The San Diego “Chargers” and the New Commodification of Energy
The Atlantic‘s nifty Cities page has a brief item up about San Diego’s push for increased electric car usage. The new initiative came together in early 2011 via a seemingly too-good-to-be-true collaboration between the utility companies, the local government, university research departments, and clean energy non-profits. It’s the stuff of Davos dreams, except that it appears to have actually worked. In November, San Diego introduced its fleet of 300 electric vehicles available for short term rental. The program works very similar to ZipCar in that vehicles are available on an hourly basis, able to be picked up and returned at various charging stations throughout the city. The stations draw solar power from photovoltaic cells and connect to a localized grid infrastructure. Keep those shopping excursions minimal, though: many of the small “fortwo” [sic] vehicles only have enough room for a driver, a passenger, and maybe a bag of groceries.
The article, however, neglects to mention cost, which seems essential to any discussion of clean energy technologies. It’s notable that San Diego is not exactly a representative sample population. It is consistently one of the ten richest cities in the country, which means that residents can afford to tinker with new, pricy technologies in a way that other areas of the country can not. It also has consistently fair weather, with no shortage of sunlight to power all of those cells. Could you run this program in, say, Minneapolis? Nobody quite knows yet how consumers will react to all-electric cars. That’s not to suggest that San Diego shouldn’t run the experiment; it absolutely should. But the results will vary significantly in other urban markets (and for that matter, the surrounding suburbs served by public transportation networks), meaning this will be the first step of many rather than a surefire panacea.
It’s no secret that consumers ultimately act with their wallets in mind, so any electric fleet will need to offer an appealing financial incentive. In a densely populated metro area, that incentive is having a car available instantly without having to purchase it, garage it, fuel it, repair it, etc. But the rental program – which does have to pay for all of those things – will need to keep its own costs low in order to keep the consumer price point reasonable. Electrical grid energy, though cheap, is not entirely free. Additional demand from hundreds of power-sucking cars will put strain on the city’s network and require high-frequency monitoring to avoid outstripping the supply. In November, Reuters blogger Felix Salmon got excited about the possibility of charging up a vehicle at night (when energy is cheap) and then plugging in and “selling” energy back to the grid during the day (when energy is more expensive) to turn a small profit. Small cottage industries already do this with home solar panels and the idea has been in circulation for a while. But only now, with electric vehicles poised to roll out on a larger scale, has that thinking extended to cars. Commenters point out that constantly draining the battery will shorten the car’s life. Most owners actually need to use their cars during the day (if not, why bother investing in a pricey plug-in at all?), making it unfeasible for them to “sell” at peak hours. (Others, including Dan Ferber at Miller-McCune, argue that this problem isn’t as big a deal as it may seem). The San Diego cars are well suited to test the theory. A given percentage of the electric rental cars could be “selling” throughout the day while they’re on the lot, just so long as enough “driver” cars are available to meet customer demand. By cleverly rotating which cars are “sellers” and which are “drivers,” the longevity of each individual vehicle could be extended.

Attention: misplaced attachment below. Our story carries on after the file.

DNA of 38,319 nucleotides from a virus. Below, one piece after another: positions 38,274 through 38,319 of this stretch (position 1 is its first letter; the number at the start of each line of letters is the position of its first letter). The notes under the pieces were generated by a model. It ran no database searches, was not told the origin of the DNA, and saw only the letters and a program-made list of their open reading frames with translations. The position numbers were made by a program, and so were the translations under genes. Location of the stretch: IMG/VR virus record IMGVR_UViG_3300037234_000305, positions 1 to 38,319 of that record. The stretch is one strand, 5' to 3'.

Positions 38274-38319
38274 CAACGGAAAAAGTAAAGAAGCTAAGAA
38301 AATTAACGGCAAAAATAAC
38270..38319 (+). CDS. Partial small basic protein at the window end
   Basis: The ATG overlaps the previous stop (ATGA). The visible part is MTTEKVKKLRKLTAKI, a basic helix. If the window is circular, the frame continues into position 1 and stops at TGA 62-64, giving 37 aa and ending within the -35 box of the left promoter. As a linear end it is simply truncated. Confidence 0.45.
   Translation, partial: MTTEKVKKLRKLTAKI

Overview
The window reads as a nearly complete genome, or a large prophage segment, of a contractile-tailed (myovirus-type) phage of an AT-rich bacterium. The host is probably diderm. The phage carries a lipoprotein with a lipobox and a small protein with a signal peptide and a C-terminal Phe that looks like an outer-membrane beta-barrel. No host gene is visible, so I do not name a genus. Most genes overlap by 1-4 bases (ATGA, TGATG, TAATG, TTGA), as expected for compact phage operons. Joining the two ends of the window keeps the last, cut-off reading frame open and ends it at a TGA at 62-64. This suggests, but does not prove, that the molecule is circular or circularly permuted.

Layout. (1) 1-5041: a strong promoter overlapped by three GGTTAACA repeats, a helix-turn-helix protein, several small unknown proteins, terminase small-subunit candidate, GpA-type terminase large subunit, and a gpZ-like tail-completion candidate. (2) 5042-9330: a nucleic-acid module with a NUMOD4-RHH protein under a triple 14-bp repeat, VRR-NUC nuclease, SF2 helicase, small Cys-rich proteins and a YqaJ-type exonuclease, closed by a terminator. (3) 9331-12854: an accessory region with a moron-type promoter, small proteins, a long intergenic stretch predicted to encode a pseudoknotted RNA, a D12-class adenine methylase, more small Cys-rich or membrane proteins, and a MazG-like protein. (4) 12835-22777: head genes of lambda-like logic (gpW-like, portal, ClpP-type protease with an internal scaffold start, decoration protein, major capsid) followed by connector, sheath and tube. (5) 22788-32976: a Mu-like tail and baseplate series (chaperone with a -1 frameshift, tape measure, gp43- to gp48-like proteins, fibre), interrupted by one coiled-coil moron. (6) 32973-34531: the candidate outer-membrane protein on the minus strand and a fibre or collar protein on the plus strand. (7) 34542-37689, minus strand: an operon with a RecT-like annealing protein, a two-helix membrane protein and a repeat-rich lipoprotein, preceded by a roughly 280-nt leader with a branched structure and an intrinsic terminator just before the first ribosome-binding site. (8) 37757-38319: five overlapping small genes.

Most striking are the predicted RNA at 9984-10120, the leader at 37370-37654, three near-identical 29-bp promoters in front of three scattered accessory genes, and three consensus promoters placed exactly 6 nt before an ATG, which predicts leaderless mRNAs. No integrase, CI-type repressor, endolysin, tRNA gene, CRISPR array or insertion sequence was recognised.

What we’re seeing, I think, is the beginning of an age where our conception of energy will change and we will start thinking of it as a more fungible currency. Yes, most of us pay an electric bill already, but it’s money that only flows one way: out the door every month. Right now, the only way any of us can “save” is to reduce usage, which is undesirable. But in the future, electric energy might be traded and attained in other ways. An idle car can earn back some of its value while you’re not using it, much like interest in a savings account. In that way, it is fungible in a way that gasoline is not. Brad Plumer is bullish that solar power is only getting cheaper and that it might only be a matter of time before it can achieve parity with fossil fuels without the aid of subsidies. He also notes that a carbon tax from the U.S. government would go a long way toward that end, but doesn’t appear likely in the near future with Republican control of the House.
Whatever the results of San Diego’s initiative, California is likely to remain the proving ground for all-electric vehicles. Not only is it the top car market in the nation, but it has the strictest emission standards. These can significantly alter an auto’s fortunes. Chevy’s Volt roared out of the gate and and won MotorTrend’s 2011 Car of the Year Award (much to Rush Limbaugh’s chagrin). But the car failed to meet the Golden State’s requirements, causing it to lose out on state subsidies and miss its sales projection by 25%. California has set a goal to generate 33 percent of its total energy from renewable sources by 2020, so there is strong incentive for San Diego’s unique collaboration to pay dividends – and a risk of significant backlash if it doesn’t.